For my Christmas preparations, or any holiday for that matter, I try to make sure I have everything I need so I do not have to go out at the last minute. The same holds true for storms. If we are experiencing a major snowstorm, a hurricane, or swarm of locusts, my goal is to not venture outside. I can raid my pantry of the food that got lost in the back and the items buried on the bottom of my freezer to make a few meals to get me through until civilization returns. I've usually received enough warning that the weather phenomena or the Holidays are coming. Holidays are rather predictable in that they occur roughly the same time every year. Pretty sure Christmas has been December, 25th for as long as I've been alive and New Year's Day occurs January, 1st...every year now.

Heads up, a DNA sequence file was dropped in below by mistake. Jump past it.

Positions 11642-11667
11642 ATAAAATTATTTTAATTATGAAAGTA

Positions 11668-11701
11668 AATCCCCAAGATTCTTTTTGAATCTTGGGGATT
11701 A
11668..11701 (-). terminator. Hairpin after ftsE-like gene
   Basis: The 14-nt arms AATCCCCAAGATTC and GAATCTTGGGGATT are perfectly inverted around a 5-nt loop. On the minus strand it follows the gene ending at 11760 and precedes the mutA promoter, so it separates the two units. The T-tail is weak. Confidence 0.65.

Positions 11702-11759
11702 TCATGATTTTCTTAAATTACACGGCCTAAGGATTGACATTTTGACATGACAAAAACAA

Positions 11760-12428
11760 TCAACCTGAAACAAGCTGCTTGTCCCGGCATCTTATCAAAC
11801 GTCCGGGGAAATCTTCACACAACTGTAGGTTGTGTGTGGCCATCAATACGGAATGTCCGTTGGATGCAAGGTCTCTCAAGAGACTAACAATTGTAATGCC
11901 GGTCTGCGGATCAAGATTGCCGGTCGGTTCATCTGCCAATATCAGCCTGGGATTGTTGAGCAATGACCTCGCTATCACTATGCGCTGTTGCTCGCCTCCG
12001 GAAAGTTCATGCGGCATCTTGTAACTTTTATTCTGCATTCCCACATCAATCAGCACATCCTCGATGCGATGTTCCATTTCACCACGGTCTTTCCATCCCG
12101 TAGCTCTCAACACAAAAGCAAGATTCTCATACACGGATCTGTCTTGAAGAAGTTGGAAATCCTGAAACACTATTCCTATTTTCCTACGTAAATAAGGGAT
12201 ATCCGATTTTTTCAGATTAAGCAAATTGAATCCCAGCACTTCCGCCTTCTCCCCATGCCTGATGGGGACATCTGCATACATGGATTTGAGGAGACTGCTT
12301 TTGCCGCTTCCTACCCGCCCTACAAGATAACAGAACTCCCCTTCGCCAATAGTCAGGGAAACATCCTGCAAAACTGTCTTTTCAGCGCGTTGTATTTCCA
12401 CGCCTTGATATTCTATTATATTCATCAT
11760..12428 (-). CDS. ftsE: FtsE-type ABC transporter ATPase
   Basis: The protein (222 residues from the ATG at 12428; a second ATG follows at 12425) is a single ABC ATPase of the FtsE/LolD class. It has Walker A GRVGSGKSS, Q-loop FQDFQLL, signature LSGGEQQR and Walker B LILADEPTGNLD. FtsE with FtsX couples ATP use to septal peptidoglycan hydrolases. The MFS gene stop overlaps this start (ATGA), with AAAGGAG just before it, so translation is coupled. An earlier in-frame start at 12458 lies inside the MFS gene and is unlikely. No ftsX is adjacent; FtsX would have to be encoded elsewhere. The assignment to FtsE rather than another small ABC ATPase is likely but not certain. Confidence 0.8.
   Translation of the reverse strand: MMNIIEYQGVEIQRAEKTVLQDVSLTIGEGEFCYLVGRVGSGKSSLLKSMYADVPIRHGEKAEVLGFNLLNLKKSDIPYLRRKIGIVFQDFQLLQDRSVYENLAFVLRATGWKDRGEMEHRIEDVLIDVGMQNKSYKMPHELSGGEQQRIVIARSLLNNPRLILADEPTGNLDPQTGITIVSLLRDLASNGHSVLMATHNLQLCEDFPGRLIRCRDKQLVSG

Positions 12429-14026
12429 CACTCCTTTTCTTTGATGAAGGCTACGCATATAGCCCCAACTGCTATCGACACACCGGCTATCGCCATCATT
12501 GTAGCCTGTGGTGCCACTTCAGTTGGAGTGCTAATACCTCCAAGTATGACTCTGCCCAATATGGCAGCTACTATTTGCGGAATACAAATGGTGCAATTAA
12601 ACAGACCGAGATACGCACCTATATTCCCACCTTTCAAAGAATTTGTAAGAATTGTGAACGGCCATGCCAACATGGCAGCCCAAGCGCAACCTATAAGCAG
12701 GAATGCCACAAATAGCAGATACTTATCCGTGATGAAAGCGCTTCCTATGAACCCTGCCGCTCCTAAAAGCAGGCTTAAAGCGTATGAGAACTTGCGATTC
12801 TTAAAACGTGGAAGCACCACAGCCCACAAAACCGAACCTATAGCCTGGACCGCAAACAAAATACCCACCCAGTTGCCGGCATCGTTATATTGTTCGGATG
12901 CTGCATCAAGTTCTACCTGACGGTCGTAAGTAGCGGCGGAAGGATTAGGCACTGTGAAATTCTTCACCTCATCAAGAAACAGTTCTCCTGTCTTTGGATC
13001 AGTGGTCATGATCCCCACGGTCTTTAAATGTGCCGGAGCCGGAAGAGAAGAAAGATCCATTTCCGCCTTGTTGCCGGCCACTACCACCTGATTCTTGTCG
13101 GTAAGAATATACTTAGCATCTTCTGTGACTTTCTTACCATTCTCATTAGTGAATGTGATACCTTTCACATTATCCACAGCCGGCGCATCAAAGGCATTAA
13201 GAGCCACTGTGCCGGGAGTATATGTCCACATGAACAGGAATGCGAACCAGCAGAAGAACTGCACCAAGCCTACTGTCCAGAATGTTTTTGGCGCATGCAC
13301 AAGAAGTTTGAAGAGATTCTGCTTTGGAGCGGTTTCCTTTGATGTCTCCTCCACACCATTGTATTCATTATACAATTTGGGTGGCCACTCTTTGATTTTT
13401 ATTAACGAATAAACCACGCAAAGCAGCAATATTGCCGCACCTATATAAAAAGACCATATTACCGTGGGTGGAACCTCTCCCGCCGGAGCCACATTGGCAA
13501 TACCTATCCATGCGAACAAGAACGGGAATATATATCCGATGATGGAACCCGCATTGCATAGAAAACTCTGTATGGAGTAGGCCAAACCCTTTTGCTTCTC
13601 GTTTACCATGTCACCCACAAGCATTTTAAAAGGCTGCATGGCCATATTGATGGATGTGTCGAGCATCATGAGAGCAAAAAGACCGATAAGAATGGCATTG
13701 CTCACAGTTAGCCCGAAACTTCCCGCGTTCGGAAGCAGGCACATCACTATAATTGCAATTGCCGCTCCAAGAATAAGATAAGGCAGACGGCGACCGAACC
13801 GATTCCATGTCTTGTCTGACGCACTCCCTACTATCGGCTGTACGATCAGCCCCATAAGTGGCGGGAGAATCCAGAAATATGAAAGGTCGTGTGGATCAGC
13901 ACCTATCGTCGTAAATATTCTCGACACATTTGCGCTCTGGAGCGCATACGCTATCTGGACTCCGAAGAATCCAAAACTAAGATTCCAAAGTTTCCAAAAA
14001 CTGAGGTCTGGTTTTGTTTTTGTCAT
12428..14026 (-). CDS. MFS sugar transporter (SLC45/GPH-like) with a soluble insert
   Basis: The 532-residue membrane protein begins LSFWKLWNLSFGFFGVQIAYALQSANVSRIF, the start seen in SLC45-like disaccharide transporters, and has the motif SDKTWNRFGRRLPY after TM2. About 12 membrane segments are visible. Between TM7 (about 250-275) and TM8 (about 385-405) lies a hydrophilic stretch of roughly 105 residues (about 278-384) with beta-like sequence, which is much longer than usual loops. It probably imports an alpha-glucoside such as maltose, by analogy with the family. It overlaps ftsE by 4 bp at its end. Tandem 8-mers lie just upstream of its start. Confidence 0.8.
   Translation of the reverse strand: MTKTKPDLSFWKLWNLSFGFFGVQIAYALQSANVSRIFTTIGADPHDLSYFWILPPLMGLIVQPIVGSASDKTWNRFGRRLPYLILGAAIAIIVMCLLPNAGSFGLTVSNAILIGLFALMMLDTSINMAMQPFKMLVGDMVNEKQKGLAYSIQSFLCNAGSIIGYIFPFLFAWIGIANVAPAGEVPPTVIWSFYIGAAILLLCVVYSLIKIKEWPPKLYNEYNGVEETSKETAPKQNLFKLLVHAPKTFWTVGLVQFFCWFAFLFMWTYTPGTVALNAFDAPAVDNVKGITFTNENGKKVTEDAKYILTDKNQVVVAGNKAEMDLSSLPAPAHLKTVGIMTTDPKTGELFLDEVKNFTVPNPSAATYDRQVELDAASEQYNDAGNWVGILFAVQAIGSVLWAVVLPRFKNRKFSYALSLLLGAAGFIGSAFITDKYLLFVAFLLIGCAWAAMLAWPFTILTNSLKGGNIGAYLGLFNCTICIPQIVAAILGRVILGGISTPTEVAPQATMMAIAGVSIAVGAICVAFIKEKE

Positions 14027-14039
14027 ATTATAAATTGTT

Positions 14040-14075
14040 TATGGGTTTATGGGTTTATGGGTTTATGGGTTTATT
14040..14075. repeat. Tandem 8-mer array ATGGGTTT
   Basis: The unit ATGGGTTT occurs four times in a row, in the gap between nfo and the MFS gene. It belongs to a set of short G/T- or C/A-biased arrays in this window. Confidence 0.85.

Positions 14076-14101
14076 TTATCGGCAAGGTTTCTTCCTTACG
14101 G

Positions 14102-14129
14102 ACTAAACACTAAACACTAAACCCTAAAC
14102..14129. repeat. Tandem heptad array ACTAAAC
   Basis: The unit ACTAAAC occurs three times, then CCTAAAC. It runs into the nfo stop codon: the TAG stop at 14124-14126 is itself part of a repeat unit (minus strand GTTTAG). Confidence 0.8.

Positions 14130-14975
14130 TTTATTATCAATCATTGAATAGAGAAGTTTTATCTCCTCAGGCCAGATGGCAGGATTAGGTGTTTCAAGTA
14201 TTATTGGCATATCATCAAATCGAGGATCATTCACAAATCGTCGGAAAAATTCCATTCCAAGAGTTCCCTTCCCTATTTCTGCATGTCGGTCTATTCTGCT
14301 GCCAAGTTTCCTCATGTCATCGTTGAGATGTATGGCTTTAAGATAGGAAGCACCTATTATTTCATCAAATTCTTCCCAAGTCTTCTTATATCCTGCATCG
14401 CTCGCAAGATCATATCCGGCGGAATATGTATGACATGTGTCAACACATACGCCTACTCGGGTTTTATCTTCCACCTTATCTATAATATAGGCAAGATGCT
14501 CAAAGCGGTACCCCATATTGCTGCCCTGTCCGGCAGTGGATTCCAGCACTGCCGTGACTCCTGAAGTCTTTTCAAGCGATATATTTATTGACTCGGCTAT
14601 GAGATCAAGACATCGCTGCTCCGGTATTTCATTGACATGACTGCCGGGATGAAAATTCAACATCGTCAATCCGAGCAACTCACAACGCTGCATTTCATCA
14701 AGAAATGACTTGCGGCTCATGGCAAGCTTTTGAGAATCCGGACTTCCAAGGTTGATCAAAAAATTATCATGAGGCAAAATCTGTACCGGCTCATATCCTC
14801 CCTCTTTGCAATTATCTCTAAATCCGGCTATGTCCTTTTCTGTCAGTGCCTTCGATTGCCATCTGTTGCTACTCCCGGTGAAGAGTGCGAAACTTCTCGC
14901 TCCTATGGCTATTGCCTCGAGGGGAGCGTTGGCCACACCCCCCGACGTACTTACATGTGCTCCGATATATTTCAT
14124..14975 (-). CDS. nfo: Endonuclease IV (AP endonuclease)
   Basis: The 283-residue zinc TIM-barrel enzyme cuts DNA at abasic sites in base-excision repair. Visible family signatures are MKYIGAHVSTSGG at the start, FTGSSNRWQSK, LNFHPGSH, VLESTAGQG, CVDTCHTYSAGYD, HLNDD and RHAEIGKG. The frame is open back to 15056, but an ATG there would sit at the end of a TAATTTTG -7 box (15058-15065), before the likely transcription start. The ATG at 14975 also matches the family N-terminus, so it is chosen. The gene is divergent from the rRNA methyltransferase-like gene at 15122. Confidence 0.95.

In the pharmacy world however, people seem to plan shopping trips during/around these events. Level 1 snow emergency where the roads are closed? Busiest days in the pharmacy and for hospital visitors.
It already started last week.

Holiday Shopper: What are your hours on Christmas Eve?
CP: Why?
HS: I need to know how late the pharmacy will be open.
CP: Why? Are you planning on making your family sick with dinner? Take them out for Chinese then. Are you planning a visit to the ER? By definition that's not how that works. What could you possibly need 4 days from now that you cannot purchase today? We are open right now.  

It happened around Thanksgiving and it will happen until New Year's Day. I understand the need to be open and that people need our services when they need them. My point, my question, is why do people PLAN to pick up prescriptions on these days? (No, they're not ALL non-holiday observing folk and they're not expecting us to be slow and they're not all post-ER visits.)

If shopping on Holidays were a crime, this would be premeditation.